Connect with us

Film Room

Quick Thoughts: Why Marleau Over Leonard?; Boughner, Dubnyk Go Off

Published

on

Credit: NBCS Bay Area

Bob Boughner was unhappy with the linesman calling Patrick Marleau on a faceoff violation – some San Jose Sharks fans were unhappy with fourth-liner Marleau taking John Leonard’s spot on the second line with Tomas Hertl and Timo Meier at the beginning of the middle frame.

The frustration over this maneuver is understandable: The 41-year-old Marleau has just a goal and four assists this season – and he looks like a shadow of even last season’s already-declining version of himself. Meanwhile, Leonard is a genuinely exciting rookie, one of the bright spots in a mostly disappointing San Jose campaign.

“Johnny had a tough first period. He actually played better when he went down on that line. I thought Patty played better when he went up. It just changed the look of it,” Boughner offered.

I see Boughner’s perspective too. Guaranteed, he is trying to win the game with this move. So what is he seeing in Marleau over Leonard, at least for one night?

These two second period plays were possible examples.

In a tight game, against an aggressive forechecking side, breaking the puck out can be trench warfare, one inch at a time. We see that here: Mario Ferraro (38) absorbs a Sammy Blais (9) hit to get Brent Burns (88) the puck. Burns shovels it forward to John Leonard (43), beating Mike Hoffman (68). Leonard is now a Dakota Joshua (54) from getting the puck out of the zone to Fredrik Handemark (37).

It doesn’t happen. Now I’m not saying this specific play is why Leonard got demoted – it could happen to anyone, Marleau included – but it’s also the type of detail play that Boughner wants Leonard to work on. Maybe Marleau gets the puck out 9 out of 10 times, the rookie 8 out of 10 right now. This kind of stuff matters.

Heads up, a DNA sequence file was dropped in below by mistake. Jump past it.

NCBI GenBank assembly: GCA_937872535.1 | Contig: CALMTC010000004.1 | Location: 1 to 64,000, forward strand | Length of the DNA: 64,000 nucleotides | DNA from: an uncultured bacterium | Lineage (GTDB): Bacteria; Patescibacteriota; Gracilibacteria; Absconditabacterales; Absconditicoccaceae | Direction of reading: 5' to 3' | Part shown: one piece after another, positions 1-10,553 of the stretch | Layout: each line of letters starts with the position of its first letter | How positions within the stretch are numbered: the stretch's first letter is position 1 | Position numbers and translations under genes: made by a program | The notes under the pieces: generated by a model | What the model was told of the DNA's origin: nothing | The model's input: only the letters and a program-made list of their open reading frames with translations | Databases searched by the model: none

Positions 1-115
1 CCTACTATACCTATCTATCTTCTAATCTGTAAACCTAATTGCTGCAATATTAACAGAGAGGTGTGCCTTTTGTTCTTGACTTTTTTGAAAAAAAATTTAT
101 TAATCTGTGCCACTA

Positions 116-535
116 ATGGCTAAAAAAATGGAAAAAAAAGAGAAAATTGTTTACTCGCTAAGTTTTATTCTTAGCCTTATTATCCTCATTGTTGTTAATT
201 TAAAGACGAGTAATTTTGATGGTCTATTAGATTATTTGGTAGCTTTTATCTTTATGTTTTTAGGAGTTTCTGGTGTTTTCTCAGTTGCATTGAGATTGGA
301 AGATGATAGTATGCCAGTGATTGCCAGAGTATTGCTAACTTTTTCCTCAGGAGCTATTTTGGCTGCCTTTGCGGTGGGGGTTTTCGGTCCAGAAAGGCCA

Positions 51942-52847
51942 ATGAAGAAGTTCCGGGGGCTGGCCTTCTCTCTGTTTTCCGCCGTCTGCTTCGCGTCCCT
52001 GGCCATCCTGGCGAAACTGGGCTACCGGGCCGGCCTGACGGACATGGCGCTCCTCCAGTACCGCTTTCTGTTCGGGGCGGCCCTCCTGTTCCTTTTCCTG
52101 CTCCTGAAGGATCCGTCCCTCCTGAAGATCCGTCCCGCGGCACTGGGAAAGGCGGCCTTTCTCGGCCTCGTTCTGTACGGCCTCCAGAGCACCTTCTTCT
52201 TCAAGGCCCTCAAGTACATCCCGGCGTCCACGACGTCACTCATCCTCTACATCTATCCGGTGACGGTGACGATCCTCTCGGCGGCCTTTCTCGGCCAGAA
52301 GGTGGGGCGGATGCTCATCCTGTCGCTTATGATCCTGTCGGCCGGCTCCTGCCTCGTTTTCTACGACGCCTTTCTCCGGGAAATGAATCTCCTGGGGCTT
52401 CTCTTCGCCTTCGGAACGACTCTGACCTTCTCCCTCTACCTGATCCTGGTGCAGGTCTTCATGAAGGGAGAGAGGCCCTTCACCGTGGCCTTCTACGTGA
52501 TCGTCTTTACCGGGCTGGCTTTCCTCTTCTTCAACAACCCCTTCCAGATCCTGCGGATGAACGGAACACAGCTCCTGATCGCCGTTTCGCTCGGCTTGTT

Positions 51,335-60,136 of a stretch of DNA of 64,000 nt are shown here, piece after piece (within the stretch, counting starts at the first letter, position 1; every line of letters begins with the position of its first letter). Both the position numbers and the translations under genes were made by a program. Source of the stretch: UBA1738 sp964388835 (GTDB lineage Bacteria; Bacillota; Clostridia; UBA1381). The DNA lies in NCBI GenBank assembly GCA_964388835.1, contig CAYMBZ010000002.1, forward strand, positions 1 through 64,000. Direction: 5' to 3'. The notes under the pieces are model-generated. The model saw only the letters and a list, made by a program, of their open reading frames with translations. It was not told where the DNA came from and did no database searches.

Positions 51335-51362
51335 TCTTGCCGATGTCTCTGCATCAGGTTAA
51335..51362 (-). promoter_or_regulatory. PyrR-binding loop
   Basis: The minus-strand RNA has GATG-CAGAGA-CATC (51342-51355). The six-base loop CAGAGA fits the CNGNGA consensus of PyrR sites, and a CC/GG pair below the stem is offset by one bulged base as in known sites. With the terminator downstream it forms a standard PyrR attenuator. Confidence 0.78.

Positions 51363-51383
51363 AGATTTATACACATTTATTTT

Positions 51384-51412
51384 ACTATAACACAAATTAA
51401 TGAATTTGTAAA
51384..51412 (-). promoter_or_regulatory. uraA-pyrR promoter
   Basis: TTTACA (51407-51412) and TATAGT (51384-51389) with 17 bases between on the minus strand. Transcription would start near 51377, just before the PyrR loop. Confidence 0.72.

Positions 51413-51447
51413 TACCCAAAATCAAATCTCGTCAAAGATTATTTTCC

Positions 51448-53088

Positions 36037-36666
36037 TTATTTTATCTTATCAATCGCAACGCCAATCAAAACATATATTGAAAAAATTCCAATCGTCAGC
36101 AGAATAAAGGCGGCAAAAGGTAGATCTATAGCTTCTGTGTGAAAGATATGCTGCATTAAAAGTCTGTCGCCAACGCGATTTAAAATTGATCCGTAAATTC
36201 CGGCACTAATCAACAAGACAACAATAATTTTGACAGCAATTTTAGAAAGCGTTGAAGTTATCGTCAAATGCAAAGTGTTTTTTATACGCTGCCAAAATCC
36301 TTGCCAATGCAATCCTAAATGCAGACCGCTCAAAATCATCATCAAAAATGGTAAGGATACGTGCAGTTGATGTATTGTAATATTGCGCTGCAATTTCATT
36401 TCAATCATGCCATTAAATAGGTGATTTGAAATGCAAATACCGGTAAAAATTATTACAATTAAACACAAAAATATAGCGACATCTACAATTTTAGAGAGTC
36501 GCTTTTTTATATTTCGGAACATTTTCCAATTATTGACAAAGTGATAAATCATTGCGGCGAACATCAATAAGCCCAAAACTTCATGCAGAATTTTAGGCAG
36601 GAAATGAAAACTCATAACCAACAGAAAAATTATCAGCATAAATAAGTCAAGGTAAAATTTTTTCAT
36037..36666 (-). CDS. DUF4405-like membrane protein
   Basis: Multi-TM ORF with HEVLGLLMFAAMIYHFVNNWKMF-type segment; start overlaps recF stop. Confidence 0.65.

Here’s the reverse, from Marleau:

That’s Marleau (12) who shovels it forward after a Nikolai Knyzhov (71) pass. It doesn’t get out, but it’s forward progress. More importantly, Marleau keeps his feet going and blocks Vladimir Tarasenko’s (91) attempt to toss the puck back down. Then Marleau bullies past Tarasenko and bats the puck out past Robert Bortuzzo (41), into the neutral zone. That’s tough, solid wall play.

I know, I know, nobody wants to hear about the details. But a good line isn’t always made up of your three most-skilled forwards. Just recently, Matt Nieto made a good show with Hertl and Meier because he’s a reliable, detail-oriented fit. Skill forwards can often use a “junkyard dog” to get them the puck. It wouldn’t surprise me if Boughner was thinking something like that, looking for someone to handle some of the dirty work for Hertl and Meier.

“I didn’t think Hertl’s line had many touches in the first period,” Boughner said. “It was just to mix things up, really.”

It didn’t work, but it was a reasonable gambit. You also have to consider the options too: If Leonard isn’t buzzing, and let’s say you’re keeping your first and third lines intact, Marleau becomes the clear choice to step up over Fredrik Handemark and Antti Suomela. And is Leonard’s ceiling so consistently high right now, he shouldn’t ever be demoted?

It’s an approachable status for Leonard – to some degree, Timo Meier and Kevin Labanc are examples of younger forwards who have earned more rope after mistakes – but Leonard isn’t quite there yet either. Hence, Marleau.

Back to Jones?

Four goals against on 20 shots later, the San Jose Sharks’ goaltending situation appears to be in flux again.

Boughner didn’t spell it out this time, but he said enough: “We gave up eight chances against in a back-to-back game.”

That’s not a lot of chances to give up, period. In other words, Devan Dubnyk needed to be better. It’s the second straight subpar performance from him, will he get another chance on Monday versus Los Angeles?

It’s not an enviable choice for Boughner: Dubnyk’s .899 Save % or Jones’s .890. But it appears the San Jose goaltending carousel is soon to start up again.